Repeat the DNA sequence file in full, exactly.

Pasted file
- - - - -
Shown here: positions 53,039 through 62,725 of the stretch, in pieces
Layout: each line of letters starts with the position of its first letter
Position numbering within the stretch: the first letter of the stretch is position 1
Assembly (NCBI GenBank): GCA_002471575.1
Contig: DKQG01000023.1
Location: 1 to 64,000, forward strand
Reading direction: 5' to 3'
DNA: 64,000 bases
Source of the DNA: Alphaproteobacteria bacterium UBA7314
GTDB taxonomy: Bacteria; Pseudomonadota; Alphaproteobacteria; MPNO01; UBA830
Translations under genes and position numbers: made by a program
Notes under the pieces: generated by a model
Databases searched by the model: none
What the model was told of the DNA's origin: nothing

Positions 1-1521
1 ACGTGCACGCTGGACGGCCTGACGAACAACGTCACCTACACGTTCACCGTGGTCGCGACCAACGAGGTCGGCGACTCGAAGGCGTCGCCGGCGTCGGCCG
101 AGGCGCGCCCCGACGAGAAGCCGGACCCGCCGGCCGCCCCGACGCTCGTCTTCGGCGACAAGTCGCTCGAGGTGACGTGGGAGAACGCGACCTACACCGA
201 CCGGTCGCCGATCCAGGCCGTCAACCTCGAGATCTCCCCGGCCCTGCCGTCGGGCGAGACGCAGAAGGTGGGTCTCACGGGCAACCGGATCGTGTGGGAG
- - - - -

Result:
Shown here: positions 53,039 through 62,725 of the stretch, in pieces
Layout: each line of letters starts with the position of its first letter
Position numbering within the stretch: the first letter of the stretch is position 1
Assembly (NCBI GenBank): GCA_002471575.1
Contig: DKQG01000023.1
Location: 1 to 64,000, forward strand
Reading direction: 5' to 3'
DNA: 64,000 bases
Source of the DNA: Alphaproteobacteria bacterium UBA7314
GTDB taxonomy: Bacteria; Pseudomonadota; Alphaproteobacteria; MPNO01; UBA830
Translations under genes and position numbers: made by a program
Notes under the pieces: generated by a model
Databases searched by the model: none
What the model was told of the DNA's origin: nothing

Positions 1-1521
1 ACGTGCACGCTGGACGGCCTGACGAACAACGTCACCTACACGTTCACCGTGGTCGCGACCAACGAGGTCGGCGACTCGAAGGCGTCGCCGGCGTCGGCCG
101 AGGCGCGCCCCGACGAGAAGCCGGACCCGCCGGCCGCCCCGACGCTCGTCTTCGGCGACAAGTCGCTCGAGGTGACGTGGGAGAACGCGACCTACACCGA
201 CCGGTCGCCGATCCAGGCCGTCAACCTCGAGATCTCCCCGGCCCTGCCGTCGGGCGAGACGCAGAAGGTGGGTCTCACGGGCAACCGGATCGTGTGGGAG